8–0 (Galileo 22-McAteer 8 )
McAteer was the defending AAA Champions. All week prior to the game, people were talking about how McAteer would be the team to tarnish Galileo’s perfect record. A few McAteer players had their girlfriends who attended Galileo wear McAteer jerseys to school. It did nothing but help fuel the fire. The final score was 22–8 with another Gal win. Sophomore wide out, Dexter Doss scored 2 touchdowns, a 15 and a 23-yard strike from Sam Peoples. Lamont Nubie also scored a touchdown on a 17-yard interception. Thomas Yi scored in back-to-back games with a 16-yard grab.
9–0 (Galileo 21-Washington 14)
Though both Galileo and Washington were undefeated, the eagles were favored to win despite losing 0–3 to Galileo last season. This year, however, the lions traveled to the Sunset District to play. Washington featured a physical running back, Gerald Griffin, who was virtually unstoppable. Galileo’s defense, put to the test, showed that it’s not a fluke that they have been doing so well. They shut down Griffin who eventually left the game in the second quarter. Gary Little made a bold statement for AAA Back of the Year over Griffin as he led the lions offensively. Sam Peoples found Omar Lott for a touchdown to give the Galileo the neighborhood bragging rights for another year. There were numerous players from both teams who had grown up living next to and across the street from each other.
10–0 (Galileo 33-Balboa 0)
Hudari Murray had a monster game in this shutout. This game also had special meaning to Galileo; they completed a 10–0 regular season, the first time since 1938 for Galileo. Gary Little rushed for 122 yards on 15 carries with a touchdown. Hudari Murray scored a touchdown on a 19-yard fumble recovery. Sam Peoples had 2 touchdown passes to Omar Lott and 1 rushing touchdown.
11–0 Playoffs (Galileo 49-Balboa 0)
Balboa’s 4th place finish in the league, gave Galileo a favorable rematch for the playoffs. Though many say that “beating a team a second time is tough to do”, the lions took it to another level by shutting the Bucs out again and scoring 2 more touchdowns than last time to punch their ticket with destiny. The lions, filled with confidence, were ready to play the biggest game of the season; an undefeated season and a city championship were on the line. McAteer had beaten Washington in the other semi-final match.
12–0 Championship (Galileo 32-McAteer 12)
Sitting at 11–0, with a perfect season and AAA history hanging in the balance, the stage was set to take on McAteer in the championship game at Washington High School. The last team to go undefeated in the AAA did it in 1938, exactly 50 years prior. No Galileo football team had ever gone undefeated in the history of the school.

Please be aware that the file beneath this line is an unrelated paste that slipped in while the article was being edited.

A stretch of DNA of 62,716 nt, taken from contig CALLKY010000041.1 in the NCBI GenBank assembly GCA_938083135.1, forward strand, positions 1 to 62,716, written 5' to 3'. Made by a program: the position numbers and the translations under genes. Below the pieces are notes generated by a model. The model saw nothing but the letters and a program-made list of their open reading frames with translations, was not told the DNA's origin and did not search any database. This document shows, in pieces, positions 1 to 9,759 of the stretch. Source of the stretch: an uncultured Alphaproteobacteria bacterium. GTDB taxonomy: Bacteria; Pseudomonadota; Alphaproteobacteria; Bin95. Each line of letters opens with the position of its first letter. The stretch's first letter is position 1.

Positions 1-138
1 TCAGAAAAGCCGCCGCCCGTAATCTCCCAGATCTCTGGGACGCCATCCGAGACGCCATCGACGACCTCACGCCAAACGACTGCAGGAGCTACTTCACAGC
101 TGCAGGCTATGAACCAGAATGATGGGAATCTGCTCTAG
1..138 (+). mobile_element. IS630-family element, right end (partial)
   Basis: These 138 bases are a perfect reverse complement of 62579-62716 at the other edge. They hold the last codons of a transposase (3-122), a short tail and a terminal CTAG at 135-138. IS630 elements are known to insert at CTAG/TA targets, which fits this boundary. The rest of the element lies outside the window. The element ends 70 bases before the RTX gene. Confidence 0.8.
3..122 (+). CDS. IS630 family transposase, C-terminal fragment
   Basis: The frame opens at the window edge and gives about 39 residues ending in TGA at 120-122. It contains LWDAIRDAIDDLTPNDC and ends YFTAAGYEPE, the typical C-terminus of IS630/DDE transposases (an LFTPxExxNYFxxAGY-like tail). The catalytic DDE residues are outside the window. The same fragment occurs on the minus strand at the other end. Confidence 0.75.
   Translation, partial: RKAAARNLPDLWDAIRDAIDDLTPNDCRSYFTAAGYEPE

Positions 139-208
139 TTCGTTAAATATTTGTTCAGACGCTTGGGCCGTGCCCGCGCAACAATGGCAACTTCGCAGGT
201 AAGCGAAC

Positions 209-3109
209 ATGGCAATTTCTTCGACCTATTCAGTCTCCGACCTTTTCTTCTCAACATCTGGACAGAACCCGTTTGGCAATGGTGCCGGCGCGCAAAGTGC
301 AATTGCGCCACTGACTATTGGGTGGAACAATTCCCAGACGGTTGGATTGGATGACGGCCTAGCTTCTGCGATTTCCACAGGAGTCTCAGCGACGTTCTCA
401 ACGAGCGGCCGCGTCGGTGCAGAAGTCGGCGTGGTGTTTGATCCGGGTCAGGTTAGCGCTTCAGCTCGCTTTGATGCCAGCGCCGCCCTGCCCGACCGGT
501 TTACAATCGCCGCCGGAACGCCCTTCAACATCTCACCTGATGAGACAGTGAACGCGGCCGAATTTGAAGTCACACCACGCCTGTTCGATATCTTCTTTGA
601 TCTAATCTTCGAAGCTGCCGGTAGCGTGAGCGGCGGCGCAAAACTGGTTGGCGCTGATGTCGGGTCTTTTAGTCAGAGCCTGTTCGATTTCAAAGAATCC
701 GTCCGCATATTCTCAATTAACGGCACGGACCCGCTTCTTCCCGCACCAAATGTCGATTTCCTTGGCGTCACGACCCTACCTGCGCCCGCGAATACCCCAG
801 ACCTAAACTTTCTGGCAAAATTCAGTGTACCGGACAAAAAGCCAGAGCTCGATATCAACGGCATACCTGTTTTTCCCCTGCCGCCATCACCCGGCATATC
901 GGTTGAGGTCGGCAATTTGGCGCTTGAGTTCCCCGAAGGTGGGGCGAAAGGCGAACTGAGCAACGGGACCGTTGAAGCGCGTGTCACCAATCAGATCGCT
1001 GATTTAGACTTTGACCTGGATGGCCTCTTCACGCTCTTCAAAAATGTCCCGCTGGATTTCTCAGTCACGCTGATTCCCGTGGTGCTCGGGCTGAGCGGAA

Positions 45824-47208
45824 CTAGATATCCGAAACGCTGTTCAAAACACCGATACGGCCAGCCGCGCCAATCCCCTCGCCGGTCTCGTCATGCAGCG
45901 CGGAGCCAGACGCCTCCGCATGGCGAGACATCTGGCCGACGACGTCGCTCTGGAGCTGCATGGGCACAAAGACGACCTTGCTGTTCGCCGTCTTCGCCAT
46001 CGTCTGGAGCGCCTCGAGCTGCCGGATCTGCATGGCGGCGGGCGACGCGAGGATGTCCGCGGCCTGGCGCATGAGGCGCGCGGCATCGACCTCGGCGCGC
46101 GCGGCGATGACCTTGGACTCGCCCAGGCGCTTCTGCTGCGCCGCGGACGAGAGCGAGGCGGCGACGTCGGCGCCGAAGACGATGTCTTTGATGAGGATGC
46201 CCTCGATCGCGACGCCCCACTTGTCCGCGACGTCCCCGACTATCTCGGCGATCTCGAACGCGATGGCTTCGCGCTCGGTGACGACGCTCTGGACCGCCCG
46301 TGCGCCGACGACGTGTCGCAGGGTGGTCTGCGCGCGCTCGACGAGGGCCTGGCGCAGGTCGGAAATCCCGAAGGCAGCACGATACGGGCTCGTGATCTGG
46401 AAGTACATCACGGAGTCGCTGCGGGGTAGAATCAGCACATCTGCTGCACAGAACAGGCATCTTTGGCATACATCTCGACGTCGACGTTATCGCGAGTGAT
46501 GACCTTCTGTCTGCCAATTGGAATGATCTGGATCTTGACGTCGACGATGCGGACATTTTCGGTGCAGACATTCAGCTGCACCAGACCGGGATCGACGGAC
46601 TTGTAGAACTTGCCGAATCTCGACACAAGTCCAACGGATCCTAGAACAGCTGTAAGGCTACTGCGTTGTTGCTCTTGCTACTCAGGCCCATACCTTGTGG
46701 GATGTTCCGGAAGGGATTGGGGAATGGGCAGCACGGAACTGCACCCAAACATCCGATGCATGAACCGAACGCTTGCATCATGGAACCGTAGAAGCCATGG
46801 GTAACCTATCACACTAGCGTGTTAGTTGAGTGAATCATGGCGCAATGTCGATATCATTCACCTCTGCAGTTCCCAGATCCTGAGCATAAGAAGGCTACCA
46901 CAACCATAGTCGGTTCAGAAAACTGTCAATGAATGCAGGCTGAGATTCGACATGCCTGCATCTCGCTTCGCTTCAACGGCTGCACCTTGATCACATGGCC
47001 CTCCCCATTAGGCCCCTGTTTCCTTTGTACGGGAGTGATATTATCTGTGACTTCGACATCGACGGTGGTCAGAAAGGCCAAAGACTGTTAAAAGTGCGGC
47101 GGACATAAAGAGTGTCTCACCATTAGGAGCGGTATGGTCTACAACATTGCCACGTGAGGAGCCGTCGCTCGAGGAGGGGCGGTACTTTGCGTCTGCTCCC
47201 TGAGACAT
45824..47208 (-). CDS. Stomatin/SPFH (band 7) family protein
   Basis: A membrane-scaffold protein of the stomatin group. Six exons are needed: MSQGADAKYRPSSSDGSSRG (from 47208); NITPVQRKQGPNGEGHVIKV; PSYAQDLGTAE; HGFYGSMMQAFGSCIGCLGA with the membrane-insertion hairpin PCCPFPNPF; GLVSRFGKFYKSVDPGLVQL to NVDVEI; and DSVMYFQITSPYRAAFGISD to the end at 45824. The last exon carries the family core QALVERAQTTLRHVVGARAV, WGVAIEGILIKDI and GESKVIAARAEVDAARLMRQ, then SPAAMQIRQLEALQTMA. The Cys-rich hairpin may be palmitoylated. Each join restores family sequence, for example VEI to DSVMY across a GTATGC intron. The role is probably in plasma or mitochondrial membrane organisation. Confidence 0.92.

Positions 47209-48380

“I remember some players who spent the night at my house the night before the big game and discussing what we had done so far and what we had left to do. It was a very emotional and heartfelt moment for everyone. Our confidence was high but we knew that McAteer is more than willing to spoil our season. We weren’t about to let them take something that we were destined for and that we had spent all season earning.
That next morning in the locker room, it was dead silent. The room was filled with intensity. We all knew what was at stake and we all wanted to go out perfect. It was our time to make a statement about who we are; our history, the Galileo pride, the championships won, our neighborhood, families and friends – it was something that no one had done before and we wanted it! It was the pinnacle of generations of lions past, present and future.
Without a doubt, we trampled McAteer, beating them 32–12 to cap a perfect season. We met them on every level in their intensity, resolve and will. Though the game was lop-sided, by no means were McAteer pushovers. They pushed us every part of the way and we had to answer every time.
And the testament of our great season was about being one team with no egos, being unselfish, understanding what the coaches want and sacrificing for each other as we work towards our goal.”
- Sam Peoples (QB/S)
In the end, where perfection lay, Galileo was recognized with the following awards: Sam Peoples (player of the year), Gary Little (back of the year), All-City First Team; WR-Omar Lott, WR-Reggie Walker, OT-Lionel Robinson, FB-Tirrell Burden, LB-Hudari Murray. Cornerbacks, Dante Collins and Richard Harris, along with center, Doug Hale, all earned second team honors.
Players that went on to play college football included Omar Lott, Hudari Murray, Doug Hale, Sam Peoples, Reggie Walker and Gary Little. Sam Peoples also went on to play football in the NFL and CFL.
This perfect season started a 3-peat in which Galileo only lost 1 game: the 1990 season was also an undefeated season.